How to heal U.S. diplomacy.

Repairing some of the worst Bush administration screw-ups.
March 30 2008 10:46 PM

Foreign Policy

What it will take to heal U.S. diplomacy.

With President Bush's approval rating hovering in the 30s, just about everyone has an opinion on what George W. has done wrong in the past seven years. But not everyone can explain what the next president must do to fix it. So we've called in some experts to tell us. Fixing It is a 10-part series to be published over the course of this week with contributions from some of our favorite writers, offering detailed policy prescriptions for the next president, whoever that may be, on how to quickly undo some of the damage. One of our contributors wryly describes the series as "News You Can Use. If You Happen To Be President." Read the other entries here.

Fred Kaplan chatted online with readers about this article. Read the transcript.

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• Prevent Iraq's internal violence from spreading into neighboring countries. One can imagine Iran intervening to help the Shiites; Saudi Arabia or Egypt or Jordan stepping up to aid the Sunnis; Turkey moving in to crush the Kurds—in short, the civil war morphing into a regionwide conflagration. The next president, working with the United Nations, the Arab League, or whatever entities are suitable, should convene a regional conference. There should be no utopian aspirations. It should be a businesslike office where delegates of the interested nations regularly meet, so that if the violence does begin to spread, there will already be a forum for trying to contain it. This measure would save many days or weeks—which could mean all the difference in the world.

• In certain neighboring countries … In 2006, Condoleezza Rice was asked why she wasn't talking with Syria. She replied, "The Syrians know what they need to do." Maybe, but they didn't know what was in it for them if they did—what they would get for walking away from the Iranians and coming over to our side. Spelling out the trade is what diplomacy is about. Maybe there's nothing we can reasonably offer that they'd accept; but there's no harm in trying.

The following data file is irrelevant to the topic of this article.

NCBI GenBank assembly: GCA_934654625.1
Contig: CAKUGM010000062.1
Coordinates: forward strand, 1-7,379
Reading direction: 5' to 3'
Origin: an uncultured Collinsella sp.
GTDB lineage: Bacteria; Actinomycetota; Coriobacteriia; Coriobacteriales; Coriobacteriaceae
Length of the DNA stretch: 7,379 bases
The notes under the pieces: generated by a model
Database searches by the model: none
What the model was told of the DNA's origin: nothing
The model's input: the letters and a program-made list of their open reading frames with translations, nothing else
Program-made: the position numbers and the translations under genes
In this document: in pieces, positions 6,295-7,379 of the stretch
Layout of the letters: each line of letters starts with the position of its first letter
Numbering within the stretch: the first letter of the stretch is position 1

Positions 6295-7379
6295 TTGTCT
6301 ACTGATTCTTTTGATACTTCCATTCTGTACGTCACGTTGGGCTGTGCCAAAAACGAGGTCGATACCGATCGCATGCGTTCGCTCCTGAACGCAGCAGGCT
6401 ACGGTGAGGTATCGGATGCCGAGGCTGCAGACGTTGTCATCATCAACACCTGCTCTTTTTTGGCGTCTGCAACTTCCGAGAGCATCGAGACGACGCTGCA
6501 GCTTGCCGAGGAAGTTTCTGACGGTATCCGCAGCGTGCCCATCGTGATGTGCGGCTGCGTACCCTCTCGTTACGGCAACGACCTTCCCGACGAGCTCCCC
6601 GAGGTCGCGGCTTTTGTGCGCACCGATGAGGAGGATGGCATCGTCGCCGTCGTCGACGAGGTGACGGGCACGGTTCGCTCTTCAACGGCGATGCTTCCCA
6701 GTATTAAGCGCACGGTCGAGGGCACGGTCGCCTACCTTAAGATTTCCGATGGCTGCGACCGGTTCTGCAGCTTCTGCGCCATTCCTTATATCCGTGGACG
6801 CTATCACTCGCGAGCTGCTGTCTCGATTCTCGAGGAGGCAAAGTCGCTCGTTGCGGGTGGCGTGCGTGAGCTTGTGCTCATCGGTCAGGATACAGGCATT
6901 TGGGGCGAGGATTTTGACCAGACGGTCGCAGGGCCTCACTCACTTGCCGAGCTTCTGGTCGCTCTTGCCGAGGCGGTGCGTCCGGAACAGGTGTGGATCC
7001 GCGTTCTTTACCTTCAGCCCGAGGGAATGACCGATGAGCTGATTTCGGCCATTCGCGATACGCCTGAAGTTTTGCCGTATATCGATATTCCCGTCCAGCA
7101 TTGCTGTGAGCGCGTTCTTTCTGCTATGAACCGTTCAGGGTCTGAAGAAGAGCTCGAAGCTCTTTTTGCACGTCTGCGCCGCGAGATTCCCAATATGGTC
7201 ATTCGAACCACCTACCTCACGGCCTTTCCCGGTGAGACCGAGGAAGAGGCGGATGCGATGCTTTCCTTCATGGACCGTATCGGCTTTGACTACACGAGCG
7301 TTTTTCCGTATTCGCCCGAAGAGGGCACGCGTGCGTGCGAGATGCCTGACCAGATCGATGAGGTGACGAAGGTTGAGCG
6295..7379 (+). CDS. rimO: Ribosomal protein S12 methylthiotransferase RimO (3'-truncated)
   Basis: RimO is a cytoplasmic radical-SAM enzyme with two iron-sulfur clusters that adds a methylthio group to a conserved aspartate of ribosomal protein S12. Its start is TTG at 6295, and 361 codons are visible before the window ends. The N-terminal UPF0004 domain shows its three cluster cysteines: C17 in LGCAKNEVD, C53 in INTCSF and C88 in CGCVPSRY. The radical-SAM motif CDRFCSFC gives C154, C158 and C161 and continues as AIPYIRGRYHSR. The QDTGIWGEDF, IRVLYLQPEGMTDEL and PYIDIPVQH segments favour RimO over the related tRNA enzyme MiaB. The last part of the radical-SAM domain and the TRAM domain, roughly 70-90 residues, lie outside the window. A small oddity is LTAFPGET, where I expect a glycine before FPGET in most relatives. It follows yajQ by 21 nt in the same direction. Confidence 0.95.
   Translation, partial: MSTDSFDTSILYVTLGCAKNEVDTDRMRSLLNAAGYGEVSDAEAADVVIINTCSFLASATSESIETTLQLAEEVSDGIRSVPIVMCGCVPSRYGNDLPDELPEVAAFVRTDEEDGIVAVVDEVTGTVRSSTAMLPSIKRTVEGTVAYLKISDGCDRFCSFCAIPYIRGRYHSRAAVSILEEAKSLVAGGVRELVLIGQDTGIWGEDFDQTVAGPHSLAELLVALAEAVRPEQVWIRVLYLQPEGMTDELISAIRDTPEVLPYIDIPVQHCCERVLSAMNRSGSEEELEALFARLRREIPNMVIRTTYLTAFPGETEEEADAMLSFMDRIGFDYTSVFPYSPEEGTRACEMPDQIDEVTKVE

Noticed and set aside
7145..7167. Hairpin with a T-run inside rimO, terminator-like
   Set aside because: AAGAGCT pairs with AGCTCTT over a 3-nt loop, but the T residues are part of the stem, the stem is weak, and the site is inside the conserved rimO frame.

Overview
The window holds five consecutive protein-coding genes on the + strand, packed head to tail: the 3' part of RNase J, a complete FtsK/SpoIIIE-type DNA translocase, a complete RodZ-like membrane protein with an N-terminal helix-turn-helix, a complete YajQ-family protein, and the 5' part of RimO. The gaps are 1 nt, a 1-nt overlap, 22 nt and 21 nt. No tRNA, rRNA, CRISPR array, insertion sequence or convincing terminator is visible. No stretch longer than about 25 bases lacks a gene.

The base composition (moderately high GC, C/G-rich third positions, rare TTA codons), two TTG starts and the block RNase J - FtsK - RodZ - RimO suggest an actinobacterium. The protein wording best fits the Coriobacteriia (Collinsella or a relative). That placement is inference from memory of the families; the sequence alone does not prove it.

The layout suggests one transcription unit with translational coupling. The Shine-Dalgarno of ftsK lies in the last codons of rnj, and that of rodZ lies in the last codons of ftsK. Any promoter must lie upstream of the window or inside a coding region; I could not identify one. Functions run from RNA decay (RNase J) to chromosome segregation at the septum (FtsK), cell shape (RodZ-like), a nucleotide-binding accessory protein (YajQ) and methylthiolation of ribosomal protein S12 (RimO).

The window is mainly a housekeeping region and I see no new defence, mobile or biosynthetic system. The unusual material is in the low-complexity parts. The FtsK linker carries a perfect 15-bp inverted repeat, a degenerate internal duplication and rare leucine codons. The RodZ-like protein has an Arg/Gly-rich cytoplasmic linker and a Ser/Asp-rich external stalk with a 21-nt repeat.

• Separately, open up talks with Iran with an eye toward negotiating a "grand bargain." These talks should cover all issues—including Western capital investment and the end of sanctions in exchange for concessions on enriching uranium and supporting terrorism. This effort may not go anywhere. But Bush's hostile rhetoric has only bolstered Ahmadinejad's domestic support. Diplomatic overtures, if made openly and (by all appearances) sincerely, may undermine his resistance to reform.

• Work toward new Pakistani alliances. In Pakistan, the situation is so fluid and uncertain, it's hard to know at this point what policies ought to be pursued 10 months from now. But backing away from Musharraf and moving toward whatever coalition of parties the Pakistani people support (as long as the Taliban or al-Qaida aren't involved) would be a smart move. In these kinds of situations, it's wise to invoke the Realist's slogan: Nations have interests, not friends. (In this case, our hardheaded security interests and our moral aspirations—to create conditions for the survival and, if possible, the spread of democracy—coincide.)

• Pursue public diplomacy. What we do sends a more potent signal to the world than the cleverest PR campaign. But once we start doing smarter things, we should also be smart about promoting our efforts. For instance: Revive the U.S. Information Agency—a once-vast independent entity that (though lecture programs, libraries, concerts, etc.) promoted not American policy but American values. Send as emissaries abroad people who understand the language and the area (not well-meaning provincials like Karen Hughes). Expand the Foreign Service. Offer scholarships for intense study in crucial languages. Train customs officers to treat foreign visitors more courteously at embassies and airports. It should be possible to be vigilant about security without assuming that every tourist is a terrorist.